There’s something to be said about intentionally setting aside time in our hectic schedules to focus entirely on our lives, our bodies and our health (both mental, and physical).
But so often, this is easier typed than done.
I believe in our culture, there’s certain guilt about slowing down, even for a short time, especially when it’s for the sake of our own wellbeing. We’re fascinated by the hustle, by the busyness of it all, and drawn into that hamster wheel of constant productivity, for the sake of getting ahead.
But I can attest, alongside so many others, that establishing a ritual of daily, weekly, and monthly self-care, slowing down and tuning out (in order to really tune in), can greatly benefit whatever your life’s work is. Whatever that hustle is meant for.
I have struggled with establishing this routine—busyness being that back-of-the-mind itch that keeps me from slowing down. But I did something I never had before a few days ago, and it made all the difference.
On a blustery and snowy Sunday night, Myself, along with a dozen or so others, stretched out on plush pillows and soft sheepskin rugs on the floor of the shop, and listened deeply to a guided Heart Journey, alongside the tinkling music of the various plants we brought along.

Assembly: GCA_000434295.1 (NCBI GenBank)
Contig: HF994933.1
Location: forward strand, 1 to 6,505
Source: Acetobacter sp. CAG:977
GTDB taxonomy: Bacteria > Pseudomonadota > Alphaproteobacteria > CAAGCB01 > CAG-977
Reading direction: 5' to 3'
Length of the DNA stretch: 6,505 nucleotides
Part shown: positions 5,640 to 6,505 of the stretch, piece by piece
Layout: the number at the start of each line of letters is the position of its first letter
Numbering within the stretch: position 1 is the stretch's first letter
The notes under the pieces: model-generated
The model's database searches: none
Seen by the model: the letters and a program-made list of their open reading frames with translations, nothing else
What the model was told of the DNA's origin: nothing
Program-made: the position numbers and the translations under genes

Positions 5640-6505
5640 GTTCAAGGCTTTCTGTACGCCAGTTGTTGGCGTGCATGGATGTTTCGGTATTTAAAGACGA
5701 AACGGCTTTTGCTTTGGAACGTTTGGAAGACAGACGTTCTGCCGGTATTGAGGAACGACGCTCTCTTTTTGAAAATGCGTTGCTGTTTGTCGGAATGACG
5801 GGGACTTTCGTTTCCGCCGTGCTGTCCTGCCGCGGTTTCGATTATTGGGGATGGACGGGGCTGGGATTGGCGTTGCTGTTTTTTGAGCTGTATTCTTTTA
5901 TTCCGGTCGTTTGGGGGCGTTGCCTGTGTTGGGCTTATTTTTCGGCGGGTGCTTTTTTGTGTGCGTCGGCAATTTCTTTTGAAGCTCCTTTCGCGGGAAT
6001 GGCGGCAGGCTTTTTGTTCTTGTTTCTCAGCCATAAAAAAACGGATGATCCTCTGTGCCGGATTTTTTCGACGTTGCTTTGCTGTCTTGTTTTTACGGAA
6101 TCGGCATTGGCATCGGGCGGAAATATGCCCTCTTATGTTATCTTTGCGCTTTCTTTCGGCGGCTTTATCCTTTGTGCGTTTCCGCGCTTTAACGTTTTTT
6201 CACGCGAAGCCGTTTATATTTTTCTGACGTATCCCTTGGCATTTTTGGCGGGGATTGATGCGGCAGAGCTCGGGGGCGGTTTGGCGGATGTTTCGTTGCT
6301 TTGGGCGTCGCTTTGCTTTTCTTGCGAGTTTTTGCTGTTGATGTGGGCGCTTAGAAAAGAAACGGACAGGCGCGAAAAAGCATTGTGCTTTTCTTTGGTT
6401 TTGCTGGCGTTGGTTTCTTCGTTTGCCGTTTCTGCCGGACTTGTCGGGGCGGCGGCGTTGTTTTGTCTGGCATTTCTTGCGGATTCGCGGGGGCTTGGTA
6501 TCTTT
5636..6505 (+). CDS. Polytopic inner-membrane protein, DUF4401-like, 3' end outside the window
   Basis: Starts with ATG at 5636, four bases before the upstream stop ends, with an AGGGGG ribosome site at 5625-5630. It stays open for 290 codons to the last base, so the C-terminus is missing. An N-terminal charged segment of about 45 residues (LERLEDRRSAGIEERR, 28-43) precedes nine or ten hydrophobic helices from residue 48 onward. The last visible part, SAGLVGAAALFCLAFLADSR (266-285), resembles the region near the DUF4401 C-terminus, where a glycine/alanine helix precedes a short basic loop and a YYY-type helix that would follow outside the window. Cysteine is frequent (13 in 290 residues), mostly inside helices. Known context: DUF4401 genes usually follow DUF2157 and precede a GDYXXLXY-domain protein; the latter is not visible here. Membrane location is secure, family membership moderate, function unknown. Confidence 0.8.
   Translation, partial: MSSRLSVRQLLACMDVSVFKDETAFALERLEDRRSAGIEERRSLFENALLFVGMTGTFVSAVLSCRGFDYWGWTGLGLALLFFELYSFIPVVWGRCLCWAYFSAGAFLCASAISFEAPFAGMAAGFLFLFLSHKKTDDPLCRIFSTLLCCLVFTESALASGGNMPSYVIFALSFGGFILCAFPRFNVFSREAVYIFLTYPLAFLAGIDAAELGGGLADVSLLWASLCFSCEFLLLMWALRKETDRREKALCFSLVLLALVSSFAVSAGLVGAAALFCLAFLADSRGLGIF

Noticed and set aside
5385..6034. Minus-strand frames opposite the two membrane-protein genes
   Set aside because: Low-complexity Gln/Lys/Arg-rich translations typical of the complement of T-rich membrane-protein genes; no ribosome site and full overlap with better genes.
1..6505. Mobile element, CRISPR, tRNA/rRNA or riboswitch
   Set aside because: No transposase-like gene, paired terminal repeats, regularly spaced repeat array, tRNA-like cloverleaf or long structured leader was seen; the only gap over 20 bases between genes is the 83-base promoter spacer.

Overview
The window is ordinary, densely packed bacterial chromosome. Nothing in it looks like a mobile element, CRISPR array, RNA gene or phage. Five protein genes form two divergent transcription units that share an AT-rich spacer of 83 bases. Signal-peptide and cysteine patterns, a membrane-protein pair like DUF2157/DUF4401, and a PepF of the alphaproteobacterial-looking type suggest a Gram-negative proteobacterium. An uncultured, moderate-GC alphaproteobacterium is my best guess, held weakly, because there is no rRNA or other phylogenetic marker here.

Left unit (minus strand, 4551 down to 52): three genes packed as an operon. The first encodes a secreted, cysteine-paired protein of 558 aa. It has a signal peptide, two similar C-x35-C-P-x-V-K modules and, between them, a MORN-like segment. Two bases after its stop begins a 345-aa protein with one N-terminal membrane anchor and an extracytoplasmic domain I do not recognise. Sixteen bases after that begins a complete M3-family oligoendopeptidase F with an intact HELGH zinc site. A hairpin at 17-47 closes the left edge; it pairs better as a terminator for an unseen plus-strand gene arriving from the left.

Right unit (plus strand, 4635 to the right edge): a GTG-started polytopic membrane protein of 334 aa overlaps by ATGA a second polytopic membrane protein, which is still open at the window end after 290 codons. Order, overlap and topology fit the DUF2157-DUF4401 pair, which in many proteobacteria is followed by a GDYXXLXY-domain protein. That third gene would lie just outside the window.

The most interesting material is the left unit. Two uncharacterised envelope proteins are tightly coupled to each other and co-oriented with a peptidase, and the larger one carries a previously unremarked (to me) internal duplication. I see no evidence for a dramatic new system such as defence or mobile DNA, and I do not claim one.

Yes, you read that right.
We hooked up a tiny music machine that reads the electromagnetic pulse of the plant and transforms the energy into a varied and pleasant tune—like fairy music. These small plants—ranging from roses to blue spruce, to oregano—assisted all of us in the healing journey we embarked on throughout the night.
We slathered our chakras with creams and oils made by Windhorse Botanicals, which contained essential oils of various plants, that not only smelled incredible but assisted us in relaxation, healing and tapping into the journey. Most of his products are tuned to 528 hertz, an octave of the Earth’s resonance.
And finally, we laid back and listened to the hypnotic sounds of the didgeridoo and Freenotes–which are tuned to specific frequencies, called Earth Tuning or Gaia Tuning. We then set about meditating on nagging questions, healing injuries (both physical and mental), and breaking through emotional and mental blockages in our lives.
I left feeling broken open, in the best way. My mind was uncluttered, I felt emotionally vulnerable, yet calm and secure in my life. It was the feeling after a good, hardy sob session, without the emotional baggage.
Even if you’re not interested in healing salves made of piñon, or drifting into meditation by the sound of a didgeridoo, you can still take something profound aware from experiencing a journey such as this—if you’re willing to go outside your comfort zone.
As I mentioned before, taking the time the focus entirely on your emotional, mental or physical woes, and work through them in a relaxed environment, is one of the best things we can do for our daily grind. It offers mental clarity and physical relaxation. These are two things necessary for attacking the obstacles that face us at work and in our daily lives.
It can also set the tone for carving out more time in your daily life for meditation and self-care—things I believe we are drastically short on in our culture.